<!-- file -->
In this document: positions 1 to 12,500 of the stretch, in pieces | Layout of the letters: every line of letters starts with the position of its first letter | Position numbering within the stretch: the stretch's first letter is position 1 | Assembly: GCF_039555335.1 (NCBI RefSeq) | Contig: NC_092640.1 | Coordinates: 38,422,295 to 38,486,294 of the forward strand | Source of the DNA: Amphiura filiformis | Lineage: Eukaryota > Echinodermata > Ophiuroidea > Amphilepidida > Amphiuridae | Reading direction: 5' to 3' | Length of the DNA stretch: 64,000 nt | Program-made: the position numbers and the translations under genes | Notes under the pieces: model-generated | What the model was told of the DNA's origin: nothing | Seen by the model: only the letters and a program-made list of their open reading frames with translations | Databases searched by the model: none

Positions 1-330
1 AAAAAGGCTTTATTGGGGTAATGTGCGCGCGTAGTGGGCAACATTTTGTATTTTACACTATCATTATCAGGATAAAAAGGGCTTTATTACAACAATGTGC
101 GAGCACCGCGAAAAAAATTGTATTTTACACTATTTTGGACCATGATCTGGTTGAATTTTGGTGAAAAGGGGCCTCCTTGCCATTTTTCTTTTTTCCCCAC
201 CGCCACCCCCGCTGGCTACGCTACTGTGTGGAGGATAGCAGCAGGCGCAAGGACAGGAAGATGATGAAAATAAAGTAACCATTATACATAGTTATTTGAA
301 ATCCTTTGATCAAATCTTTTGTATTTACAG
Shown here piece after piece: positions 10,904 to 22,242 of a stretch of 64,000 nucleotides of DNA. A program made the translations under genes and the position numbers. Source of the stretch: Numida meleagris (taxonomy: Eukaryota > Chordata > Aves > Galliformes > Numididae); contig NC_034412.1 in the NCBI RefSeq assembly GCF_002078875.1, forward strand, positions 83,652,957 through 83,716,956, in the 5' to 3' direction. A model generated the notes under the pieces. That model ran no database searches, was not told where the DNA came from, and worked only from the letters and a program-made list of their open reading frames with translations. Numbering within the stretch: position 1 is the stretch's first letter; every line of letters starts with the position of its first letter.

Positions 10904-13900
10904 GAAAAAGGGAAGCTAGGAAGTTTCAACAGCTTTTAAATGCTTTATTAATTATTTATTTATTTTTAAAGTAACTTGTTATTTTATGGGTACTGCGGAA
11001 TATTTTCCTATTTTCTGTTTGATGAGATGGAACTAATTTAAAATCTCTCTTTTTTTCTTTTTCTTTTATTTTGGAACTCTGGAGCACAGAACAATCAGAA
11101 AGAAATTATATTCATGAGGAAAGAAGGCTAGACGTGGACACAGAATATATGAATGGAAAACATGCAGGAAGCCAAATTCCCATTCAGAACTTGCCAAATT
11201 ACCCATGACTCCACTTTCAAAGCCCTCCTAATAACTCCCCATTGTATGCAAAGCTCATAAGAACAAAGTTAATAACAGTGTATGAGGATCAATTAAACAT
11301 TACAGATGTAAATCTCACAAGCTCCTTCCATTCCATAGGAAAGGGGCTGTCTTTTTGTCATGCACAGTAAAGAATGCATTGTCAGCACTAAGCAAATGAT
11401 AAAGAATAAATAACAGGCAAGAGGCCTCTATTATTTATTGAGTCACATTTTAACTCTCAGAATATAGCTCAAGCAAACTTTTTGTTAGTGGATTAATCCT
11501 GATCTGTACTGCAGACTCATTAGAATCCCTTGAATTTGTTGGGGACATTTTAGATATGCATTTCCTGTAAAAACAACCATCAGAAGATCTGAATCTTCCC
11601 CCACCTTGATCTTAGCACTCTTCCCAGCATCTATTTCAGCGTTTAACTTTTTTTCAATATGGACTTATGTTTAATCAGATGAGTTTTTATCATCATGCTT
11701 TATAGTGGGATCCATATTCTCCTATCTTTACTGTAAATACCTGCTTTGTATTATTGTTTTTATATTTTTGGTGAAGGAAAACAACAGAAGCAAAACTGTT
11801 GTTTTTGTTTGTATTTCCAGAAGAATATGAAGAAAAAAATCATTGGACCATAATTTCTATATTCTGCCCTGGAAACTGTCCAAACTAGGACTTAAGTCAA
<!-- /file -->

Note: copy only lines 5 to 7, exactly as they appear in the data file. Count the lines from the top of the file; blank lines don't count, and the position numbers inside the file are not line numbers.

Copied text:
201 CGCCACCCCCGCTGGCTACGCTACTGTGTGGAGGATAGCAGCAGGCGCAAGGACAGGAAGATGATGAAAATAAAGTAACCATTATACATAGTTATTTGAA
301 ATCCTTTGATCAAATCTTTTGTATTTACAG
Shown here piece after piece: positions 10,904 to 22,242 of a stretch of 64,000 nucleotides of DNA. A program made the translations under genes and the position numbers. Source of the stretch: Numida meleagris (taxonomy: Eukaryota > Chordata > Aves > Galliformes > Numididae); contig NC_034412.1 in the NCBI RefSeq assembly GCF_002078875.1, forward strand, positions 83,652,957 through 83,716,956, in the 5' to 3' direction. A model generated the notes under the pieces. That model ran no database searches, was not told where the DNA came from, and worked only from the letters and a program-made list of their open reading frames with translations. Numbering within the stretch: position 1 is the stretch's first letter; every line of letters starts with the position of its first letter.